In order for you to force people to get health insurance, you’ve got to have a very harsh penalty, and Senator Clinton has said that we won’t go after their wages. Now, this is a substantive difference. But understand that both of us seek to get universal health care. I have a substantive difference with Senator Clinton on how to get there.

(photo credit: speaker.house.gov)

148 responses

  1. Pingback: [Keith Hennessey] Does the House really want to raise taxes on eight million uninsured people? keithhennessey.com - Twitoaster

  2. If you want to sit and play with hypotheticals, what if Freddy has a heart attack and requires bypass surgery? In spite of their 90,000$ income, they can’t afford 3,800$ in medical premiums to cover even high-deductible insurance — how will they afford to be forced into bankruptcy from medical bills?

    If you believe in our system, that medical care and private insurance provides health care efficiently, then 3,800$/year of insurance should be worth more than 3,800$/year in utility. If so, the 2000$ would be viewed as a penalty for irresponsibility.

    I fail to understand the argument that 470$ per year is more than a single male making 50K a year can afford. There are plenty of people making much less to begin with.

    Maybe I am just biased from reading previous opinions from this blog, but I find it hard to believe the message is that health care reform should be stronger than the bill released from the house today — that it should be rewritten so as to insure the remaining 8 million who refuse coverage.

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  5. @Doubting – As someone who has family in England, let’s say Freddy has to pay 171/2% VAT on everything for all the years of his life, $10 per gallon of gas and fees and fines on everything so he has no money. Then he has a heart attack. He goes to the Emergency Room and lies in the ambulance for 10 hours and then gets in the Emergency Room and has to wait for another 4 hours. They can’t get him bypass surgery for 6 weeks. He doesn’t have six weeks and dies. Welcome to your future!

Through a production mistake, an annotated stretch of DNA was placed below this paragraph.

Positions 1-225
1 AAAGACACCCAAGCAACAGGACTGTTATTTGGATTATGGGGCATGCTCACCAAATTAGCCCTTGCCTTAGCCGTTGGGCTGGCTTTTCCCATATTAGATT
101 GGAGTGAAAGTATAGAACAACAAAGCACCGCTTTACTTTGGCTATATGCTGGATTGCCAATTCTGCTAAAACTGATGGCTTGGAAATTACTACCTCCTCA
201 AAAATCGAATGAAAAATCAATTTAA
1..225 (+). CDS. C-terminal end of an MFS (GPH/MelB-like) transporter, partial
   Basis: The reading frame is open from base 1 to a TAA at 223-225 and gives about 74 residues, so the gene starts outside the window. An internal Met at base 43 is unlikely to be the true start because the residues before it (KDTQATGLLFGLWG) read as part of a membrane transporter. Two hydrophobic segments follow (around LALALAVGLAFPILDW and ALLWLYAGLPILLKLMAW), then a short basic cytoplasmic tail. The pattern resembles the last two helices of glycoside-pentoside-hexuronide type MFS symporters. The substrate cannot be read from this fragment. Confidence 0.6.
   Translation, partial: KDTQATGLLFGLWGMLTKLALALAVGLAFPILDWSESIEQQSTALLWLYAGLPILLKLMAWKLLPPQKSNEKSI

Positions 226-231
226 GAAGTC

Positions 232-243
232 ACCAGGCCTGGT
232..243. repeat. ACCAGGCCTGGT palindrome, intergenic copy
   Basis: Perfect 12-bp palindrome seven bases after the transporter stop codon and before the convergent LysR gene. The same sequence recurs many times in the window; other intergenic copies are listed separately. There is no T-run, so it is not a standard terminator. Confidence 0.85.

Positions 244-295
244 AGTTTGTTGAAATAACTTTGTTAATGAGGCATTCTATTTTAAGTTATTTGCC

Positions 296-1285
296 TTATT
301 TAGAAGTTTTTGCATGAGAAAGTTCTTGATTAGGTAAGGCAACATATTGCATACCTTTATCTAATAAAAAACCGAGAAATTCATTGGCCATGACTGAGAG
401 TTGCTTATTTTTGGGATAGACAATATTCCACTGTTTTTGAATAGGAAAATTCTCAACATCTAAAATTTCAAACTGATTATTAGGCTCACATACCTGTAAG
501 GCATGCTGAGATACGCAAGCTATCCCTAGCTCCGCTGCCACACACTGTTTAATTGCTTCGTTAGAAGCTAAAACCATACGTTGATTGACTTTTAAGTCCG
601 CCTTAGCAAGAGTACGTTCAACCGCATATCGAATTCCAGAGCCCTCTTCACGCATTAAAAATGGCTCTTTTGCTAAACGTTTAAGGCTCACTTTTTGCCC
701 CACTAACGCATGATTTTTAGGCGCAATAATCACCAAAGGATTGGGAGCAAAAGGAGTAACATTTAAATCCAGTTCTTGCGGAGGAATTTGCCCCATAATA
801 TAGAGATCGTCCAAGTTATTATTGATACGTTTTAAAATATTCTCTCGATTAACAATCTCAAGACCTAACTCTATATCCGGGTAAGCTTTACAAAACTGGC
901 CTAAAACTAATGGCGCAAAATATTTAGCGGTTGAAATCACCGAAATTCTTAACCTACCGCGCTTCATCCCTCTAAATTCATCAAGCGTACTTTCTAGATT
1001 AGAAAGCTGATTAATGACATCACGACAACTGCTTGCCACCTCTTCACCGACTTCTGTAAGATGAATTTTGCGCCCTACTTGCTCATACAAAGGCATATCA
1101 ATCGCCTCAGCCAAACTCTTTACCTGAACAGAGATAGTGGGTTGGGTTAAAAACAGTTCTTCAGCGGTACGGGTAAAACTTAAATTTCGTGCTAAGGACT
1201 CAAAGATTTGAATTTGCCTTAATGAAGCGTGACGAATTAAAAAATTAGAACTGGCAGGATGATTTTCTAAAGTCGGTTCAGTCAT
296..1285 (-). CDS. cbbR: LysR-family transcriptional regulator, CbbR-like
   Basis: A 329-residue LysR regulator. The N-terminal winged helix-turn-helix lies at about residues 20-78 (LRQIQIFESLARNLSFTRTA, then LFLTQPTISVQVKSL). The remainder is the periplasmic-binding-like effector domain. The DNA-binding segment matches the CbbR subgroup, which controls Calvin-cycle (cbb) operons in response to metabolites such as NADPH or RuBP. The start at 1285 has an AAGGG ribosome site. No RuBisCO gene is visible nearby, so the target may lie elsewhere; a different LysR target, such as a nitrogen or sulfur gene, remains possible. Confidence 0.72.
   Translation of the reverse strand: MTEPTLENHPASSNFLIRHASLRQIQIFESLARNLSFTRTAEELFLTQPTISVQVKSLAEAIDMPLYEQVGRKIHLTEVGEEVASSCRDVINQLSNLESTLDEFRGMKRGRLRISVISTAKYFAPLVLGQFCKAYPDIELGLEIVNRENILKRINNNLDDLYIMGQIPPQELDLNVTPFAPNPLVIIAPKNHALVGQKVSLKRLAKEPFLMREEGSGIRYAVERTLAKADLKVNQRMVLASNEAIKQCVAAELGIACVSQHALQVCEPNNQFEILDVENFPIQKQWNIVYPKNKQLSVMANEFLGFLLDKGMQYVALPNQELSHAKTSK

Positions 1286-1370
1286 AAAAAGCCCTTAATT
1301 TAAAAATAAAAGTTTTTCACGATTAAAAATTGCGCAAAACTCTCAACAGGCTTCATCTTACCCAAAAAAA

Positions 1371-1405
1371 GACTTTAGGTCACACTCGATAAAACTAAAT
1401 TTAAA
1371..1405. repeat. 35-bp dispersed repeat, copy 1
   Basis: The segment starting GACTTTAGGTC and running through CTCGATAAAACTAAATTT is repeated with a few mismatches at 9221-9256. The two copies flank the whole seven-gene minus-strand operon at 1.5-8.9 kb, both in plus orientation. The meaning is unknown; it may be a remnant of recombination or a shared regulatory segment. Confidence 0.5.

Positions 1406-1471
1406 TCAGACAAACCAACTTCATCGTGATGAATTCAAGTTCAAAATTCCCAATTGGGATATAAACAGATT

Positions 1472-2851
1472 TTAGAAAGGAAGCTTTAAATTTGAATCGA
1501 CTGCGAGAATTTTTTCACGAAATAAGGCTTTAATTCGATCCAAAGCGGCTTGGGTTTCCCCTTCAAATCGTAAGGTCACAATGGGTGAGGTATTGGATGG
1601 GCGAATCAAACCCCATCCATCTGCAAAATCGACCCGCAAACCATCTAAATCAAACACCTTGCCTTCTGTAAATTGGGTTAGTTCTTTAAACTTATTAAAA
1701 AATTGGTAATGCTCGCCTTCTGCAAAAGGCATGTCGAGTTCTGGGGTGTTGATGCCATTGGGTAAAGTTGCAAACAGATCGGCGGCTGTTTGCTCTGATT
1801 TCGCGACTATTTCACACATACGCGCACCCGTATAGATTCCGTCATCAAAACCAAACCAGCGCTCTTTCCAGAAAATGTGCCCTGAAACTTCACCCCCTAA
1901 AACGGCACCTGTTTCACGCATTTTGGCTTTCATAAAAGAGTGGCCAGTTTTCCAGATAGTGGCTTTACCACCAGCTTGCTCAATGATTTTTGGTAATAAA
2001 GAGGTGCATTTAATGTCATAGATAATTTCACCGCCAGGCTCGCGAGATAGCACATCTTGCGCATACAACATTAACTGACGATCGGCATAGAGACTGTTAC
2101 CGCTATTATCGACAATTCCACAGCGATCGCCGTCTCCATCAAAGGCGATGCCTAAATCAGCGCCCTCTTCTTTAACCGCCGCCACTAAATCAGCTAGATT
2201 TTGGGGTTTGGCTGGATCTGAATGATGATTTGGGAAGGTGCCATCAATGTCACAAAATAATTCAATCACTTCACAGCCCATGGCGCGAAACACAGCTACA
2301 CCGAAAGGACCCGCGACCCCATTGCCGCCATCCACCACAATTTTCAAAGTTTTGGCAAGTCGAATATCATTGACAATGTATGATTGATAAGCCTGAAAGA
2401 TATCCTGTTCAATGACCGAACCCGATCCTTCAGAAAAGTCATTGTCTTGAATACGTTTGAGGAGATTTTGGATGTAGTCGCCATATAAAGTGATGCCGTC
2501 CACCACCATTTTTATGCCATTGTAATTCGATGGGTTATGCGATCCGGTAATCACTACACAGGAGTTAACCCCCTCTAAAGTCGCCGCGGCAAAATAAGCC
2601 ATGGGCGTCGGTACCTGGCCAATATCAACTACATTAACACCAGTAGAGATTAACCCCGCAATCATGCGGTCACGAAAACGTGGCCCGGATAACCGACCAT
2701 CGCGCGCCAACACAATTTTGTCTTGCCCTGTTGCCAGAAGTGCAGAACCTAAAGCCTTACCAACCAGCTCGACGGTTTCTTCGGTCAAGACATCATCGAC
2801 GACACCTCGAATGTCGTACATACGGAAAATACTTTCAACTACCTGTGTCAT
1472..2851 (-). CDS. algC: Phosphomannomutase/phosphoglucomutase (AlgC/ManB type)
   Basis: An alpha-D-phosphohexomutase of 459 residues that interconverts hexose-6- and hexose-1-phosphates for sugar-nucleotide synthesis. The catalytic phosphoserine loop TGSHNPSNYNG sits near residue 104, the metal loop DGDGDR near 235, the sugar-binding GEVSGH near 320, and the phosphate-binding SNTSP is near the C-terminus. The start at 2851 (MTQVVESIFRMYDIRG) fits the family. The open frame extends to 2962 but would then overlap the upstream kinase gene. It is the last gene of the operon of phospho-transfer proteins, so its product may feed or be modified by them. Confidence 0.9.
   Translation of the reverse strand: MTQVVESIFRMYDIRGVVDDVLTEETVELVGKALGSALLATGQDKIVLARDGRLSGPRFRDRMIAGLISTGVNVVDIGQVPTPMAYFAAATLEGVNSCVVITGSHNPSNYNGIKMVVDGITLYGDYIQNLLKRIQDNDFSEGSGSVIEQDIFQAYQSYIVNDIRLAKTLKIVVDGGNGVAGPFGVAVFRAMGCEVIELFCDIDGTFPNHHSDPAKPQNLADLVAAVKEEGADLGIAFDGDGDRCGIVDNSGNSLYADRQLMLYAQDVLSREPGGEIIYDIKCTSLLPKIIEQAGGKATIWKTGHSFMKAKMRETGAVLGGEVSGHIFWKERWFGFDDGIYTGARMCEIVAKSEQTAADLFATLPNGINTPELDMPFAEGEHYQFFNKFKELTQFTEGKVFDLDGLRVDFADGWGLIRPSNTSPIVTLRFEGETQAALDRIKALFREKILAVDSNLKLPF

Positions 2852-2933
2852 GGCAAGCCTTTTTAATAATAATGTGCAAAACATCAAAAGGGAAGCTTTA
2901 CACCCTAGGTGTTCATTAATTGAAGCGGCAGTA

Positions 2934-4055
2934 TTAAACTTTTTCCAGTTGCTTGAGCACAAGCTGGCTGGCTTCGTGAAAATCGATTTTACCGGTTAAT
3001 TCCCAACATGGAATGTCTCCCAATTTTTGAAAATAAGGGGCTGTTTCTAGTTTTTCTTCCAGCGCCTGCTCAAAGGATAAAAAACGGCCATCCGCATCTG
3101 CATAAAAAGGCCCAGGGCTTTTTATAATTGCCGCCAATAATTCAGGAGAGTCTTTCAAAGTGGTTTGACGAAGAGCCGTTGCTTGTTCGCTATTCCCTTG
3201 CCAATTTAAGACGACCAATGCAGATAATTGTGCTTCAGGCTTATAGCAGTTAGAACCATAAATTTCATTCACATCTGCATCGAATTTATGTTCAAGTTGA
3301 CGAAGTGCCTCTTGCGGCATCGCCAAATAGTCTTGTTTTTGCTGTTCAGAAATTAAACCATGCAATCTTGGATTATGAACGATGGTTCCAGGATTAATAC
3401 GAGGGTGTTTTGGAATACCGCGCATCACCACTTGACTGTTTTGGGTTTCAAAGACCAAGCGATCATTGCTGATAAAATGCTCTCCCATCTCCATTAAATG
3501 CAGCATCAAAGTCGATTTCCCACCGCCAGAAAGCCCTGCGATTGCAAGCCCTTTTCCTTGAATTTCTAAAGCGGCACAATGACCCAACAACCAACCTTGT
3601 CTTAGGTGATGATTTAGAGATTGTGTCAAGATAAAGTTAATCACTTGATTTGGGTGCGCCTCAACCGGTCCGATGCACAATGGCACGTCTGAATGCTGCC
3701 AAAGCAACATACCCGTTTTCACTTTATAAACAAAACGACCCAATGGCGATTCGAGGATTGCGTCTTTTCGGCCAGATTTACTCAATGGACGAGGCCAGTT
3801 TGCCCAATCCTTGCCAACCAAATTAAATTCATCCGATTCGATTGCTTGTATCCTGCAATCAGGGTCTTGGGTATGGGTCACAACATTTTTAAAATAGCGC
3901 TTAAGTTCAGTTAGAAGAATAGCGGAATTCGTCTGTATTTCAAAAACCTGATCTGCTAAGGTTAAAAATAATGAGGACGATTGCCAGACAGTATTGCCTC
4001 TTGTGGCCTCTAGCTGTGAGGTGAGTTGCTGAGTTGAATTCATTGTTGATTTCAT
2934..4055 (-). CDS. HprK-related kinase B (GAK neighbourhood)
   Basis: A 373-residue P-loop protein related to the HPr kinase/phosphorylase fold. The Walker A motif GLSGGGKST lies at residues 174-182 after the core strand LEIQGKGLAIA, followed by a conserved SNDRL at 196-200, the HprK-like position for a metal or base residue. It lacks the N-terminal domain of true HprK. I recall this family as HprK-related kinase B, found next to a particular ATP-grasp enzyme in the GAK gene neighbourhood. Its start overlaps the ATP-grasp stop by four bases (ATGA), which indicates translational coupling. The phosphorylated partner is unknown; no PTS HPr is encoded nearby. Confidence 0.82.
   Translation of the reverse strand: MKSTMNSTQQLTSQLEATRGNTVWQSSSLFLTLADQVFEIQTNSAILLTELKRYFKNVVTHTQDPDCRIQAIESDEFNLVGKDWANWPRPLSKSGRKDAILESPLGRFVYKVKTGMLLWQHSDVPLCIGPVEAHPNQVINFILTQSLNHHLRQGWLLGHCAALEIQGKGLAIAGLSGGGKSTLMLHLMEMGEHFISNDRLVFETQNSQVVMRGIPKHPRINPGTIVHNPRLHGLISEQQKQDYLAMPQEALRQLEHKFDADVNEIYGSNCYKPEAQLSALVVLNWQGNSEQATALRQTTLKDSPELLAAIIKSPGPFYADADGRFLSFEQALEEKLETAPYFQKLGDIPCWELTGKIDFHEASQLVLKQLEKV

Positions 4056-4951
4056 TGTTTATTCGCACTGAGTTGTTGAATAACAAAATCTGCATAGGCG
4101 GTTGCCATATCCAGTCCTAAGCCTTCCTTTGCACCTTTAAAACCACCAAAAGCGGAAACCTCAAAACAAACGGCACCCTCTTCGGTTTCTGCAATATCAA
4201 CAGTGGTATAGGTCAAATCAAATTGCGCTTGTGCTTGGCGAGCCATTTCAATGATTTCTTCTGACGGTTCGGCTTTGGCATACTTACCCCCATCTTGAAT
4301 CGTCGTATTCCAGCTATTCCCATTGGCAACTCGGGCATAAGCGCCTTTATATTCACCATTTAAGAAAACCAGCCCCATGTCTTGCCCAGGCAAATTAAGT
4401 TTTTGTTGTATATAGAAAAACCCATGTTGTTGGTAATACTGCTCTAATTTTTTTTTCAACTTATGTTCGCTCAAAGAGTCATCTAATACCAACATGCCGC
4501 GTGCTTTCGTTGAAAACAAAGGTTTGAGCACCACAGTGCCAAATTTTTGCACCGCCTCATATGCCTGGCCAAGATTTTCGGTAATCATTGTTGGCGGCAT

6. Where is health care in all this debate? I read the comment preceeding as a suggestion that without health insurance the cost for his treatment is somehow greater than without insurance. As Elizabeth Edwards has shown us health insurance does not mean health care. Has anyone addressed this issue in the cost saving portion of the debate. Health insurance does not equate to the cost reductions that seem to be indicated certainly in Mrs. Edwards case.

  7. Keith- another example, and this isn’t a hypothetical: when I went back to grad school several years ago, I was stunned at the monthly charges of the college health program versus when I worked, they were much higher. Individual insurance was even worse. So I looked at my savings, talked to a friend who was a doctor, and figured that I could personally afford to pay for a “worst case” scenario (breaking a leg while skiing or mountain biking) as well as out-of-pocket expenses for routine visits to the dentist. So for two years in grad school, I had no health insurance. It was a relatively rational decision- at age 28 I was pretty low on the actuarial charts for major problems.

    Why shouldn’t someone in that type of circumstance have the option of not having insurance? More generally- why is the government trying to second guess people’s personal decisions on whether to have health insurance or not?

  8. Good analysis, Keith. Now, can you please address something that’s gotten very little coverage?

    All the news and analysis is aimed at the tax side of the health plans. I would like to know more about the subsidies for those under the qualifying line.